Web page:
Courage And A Story Of Two Men

by Paula Pant on · 6 comments

I’m going to tell you a story of two men: Jared and Sam. These sto­ries are true, although the names of the men, and cer­tain iden­ti­fy­ing details, have been changed.

Jared con­stantly wor­ried that he’d fail. He never saw any char­ac­ter­is­tic within him­self that pointed toward suc­cess. He was always an aver­age stu­dent, never the bright­est. He was an aver­age ath­lete, never the strongest or fastest. He was mediocre at music and art. He had decent inter­per­sonal skills, but no com­pelling charisma.

Jared’s life seemed to be one set­back after another. He was rejected from his top-choice uni­ver­sity, and had to set­tle for sec­ond best. He got decent grades, and shortly after he grad­u­ated, he met and mar­ried a nice brunette woman. Life seemed to be look­ing up.

He found a job at a home-repair com­pany, and over time, he got pro­moted. He had one child, then another, then a third. His fear of fail­ure lay dor­mant. That fear stayed deep within him, but life’s pleas­ant cir­cum­stances lulled the fear into tak­ing a nap.

One day Jared got laid off from that home-repair com­pany. He felt crushed. He had a tough time look­ing his three chil­dren in the eyes. Had he failed them?

He tried to find another job, but was con­stantly plagued by the fear of fail­ure. He stam­mered dur­ing inter­views. His face looked hag­gard from poor sleep. No one wanted to hire him.

He returned to grad­u­ate school, but felt embar­rassed by his posi­tion as an older stu­dent. He felt intim­i­dated by class­mates who were younger and smarter. He turned assign­ments in late. His essays were sloppy. His pro­fes­sors rewarded him with C’s, which only fur­ther dis­cour­aged him. Even­tu­ally, he dropped out.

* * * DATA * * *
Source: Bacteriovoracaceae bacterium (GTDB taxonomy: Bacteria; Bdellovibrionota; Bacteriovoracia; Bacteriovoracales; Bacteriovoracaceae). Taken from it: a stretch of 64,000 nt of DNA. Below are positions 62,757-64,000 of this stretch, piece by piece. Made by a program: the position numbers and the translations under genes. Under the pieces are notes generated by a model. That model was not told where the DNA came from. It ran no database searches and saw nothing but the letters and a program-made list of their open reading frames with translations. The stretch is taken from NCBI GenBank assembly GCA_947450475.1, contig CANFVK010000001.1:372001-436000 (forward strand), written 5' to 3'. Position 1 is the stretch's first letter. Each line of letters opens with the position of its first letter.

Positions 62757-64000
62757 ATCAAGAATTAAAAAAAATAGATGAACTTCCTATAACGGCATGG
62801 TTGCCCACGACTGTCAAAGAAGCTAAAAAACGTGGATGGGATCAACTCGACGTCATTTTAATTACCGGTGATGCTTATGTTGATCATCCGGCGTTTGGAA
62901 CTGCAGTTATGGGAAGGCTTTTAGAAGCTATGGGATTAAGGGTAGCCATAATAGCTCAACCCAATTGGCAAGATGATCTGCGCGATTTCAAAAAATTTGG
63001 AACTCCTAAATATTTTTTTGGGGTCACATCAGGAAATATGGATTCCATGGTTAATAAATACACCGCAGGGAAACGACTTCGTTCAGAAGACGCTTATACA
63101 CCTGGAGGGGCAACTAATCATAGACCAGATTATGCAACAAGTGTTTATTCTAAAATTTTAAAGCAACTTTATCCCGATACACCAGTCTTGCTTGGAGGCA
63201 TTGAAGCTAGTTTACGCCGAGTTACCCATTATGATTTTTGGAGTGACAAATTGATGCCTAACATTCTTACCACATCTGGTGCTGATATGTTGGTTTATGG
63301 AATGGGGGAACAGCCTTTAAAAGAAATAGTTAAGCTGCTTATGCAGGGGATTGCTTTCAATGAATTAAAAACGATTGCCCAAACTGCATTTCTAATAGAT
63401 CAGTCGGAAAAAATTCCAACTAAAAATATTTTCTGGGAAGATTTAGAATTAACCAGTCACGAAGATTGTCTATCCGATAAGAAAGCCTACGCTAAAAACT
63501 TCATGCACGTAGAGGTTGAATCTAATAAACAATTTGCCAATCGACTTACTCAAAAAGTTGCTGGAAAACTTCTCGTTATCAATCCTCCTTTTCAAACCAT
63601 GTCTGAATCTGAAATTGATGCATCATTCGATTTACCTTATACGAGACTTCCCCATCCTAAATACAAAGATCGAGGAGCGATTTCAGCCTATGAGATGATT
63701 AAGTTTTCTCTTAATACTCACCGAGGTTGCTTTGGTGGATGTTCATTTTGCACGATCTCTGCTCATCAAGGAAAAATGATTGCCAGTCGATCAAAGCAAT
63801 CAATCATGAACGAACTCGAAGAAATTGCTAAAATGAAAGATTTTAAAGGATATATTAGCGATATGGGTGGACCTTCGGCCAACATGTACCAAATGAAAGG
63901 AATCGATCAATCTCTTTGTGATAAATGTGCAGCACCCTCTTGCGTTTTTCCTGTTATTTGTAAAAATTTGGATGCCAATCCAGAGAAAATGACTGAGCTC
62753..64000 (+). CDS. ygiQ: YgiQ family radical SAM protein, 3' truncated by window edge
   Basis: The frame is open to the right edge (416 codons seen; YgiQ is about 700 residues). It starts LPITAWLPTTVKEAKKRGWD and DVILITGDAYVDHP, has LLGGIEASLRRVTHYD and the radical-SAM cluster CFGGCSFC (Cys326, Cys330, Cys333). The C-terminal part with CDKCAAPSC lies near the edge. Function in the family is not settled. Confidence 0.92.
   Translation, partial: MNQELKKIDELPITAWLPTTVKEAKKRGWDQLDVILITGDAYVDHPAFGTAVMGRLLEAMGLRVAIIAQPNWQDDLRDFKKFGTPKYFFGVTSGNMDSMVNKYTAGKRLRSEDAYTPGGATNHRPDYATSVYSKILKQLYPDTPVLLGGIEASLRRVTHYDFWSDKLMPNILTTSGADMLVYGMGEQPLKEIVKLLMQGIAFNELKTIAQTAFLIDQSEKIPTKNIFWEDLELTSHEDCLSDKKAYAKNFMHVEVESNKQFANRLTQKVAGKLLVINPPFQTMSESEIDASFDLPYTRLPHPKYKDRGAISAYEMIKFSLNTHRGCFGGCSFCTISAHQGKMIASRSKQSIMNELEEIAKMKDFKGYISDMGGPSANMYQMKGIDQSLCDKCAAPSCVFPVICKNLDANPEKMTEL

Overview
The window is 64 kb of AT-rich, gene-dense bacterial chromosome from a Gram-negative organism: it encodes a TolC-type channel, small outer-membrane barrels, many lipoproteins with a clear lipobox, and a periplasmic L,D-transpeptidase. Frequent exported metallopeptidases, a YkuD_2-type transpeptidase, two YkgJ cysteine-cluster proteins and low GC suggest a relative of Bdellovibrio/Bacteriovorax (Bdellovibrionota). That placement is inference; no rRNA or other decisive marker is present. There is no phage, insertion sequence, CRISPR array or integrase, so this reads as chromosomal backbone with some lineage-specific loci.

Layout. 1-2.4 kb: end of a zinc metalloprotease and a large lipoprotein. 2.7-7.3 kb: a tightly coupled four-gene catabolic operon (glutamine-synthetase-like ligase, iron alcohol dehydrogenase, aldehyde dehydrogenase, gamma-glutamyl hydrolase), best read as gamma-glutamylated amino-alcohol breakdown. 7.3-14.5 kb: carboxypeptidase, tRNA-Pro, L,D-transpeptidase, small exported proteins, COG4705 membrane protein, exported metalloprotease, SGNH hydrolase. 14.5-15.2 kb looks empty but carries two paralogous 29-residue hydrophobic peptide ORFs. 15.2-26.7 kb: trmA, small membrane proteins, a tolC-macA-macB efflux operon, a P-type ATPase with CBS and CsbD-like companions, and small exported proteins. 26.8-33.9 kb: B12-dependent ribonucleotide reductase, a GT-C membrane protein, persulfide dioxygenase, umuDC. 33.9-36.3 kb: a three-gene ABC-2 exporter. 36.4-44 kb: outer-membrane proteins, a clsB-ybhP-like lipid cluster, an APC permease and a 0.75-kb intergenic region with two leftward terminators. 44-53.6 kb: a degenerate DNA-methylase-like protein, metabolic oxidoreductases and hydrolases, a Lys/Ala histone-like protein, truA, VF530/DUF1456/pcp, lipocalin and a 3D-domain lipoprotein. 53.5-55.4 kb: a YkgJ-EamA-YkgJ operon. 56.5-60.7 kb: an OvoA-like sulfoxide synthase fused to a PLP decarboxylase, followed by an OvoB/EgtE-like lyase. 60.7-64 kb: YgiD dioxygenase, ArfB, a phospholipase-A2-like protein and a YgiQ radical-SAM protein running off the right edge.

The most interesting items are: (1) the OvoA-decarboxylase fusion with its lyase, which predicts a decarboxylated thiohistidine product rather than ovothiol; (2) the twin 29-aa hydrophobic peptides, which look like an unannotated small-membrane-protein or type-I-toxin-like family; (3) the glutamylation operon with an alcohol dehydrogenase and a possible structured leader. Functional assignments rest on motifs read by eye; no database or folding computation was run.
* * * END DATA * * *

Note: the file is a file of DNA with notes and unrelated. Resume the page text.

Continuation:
Now he had stu­dent loans from a degree he never fin­ished, in addi­tion to no job. His mar­riage was falling apart. His spirit was crushed. His fear of fail­ure had become a self-fulfilling prophecy.


One of Jared’s sons, Sam, watched his father’s exam­ple and vowed to per­sist in the face of fear.

As Sam aged, he faced the same self-doubts that his dad did. He feared fail­ure. He doubted his skill and ade­quacy. But he per­sisted in spite of his fears.

Sam was an aver­age stu­dent in col­lege, just like his dad. But Sam believed he was bound for great­ness, no mat­ter what his report card said.

When he was laid off from his first job, he decided that was a sign from the uni­verse that he was bound for some­thing even greater. Sam found a bet­ter job, and quickly rose the ranks. By age 25, he was earn­ing more than his father ever had.

Sam even­tu­ally decided to enroll in grad­u­ate school, but he didn’t notice that he was an “older” stu­dent. It never crossed his mind that he was in the com­pany of peo­ple who were younger and sharper. He saw him­self among intel­lec­tual peers.

Sam dropped out of grad­u­ate school, just like his dad did, but he did it for a very dif­fer­ent rea­son. Sam dropped out because he spot­ted an oppor­tu­nity to launch his own com­pany. A new mar­ket had just opened up, and his idea couldn’t wait.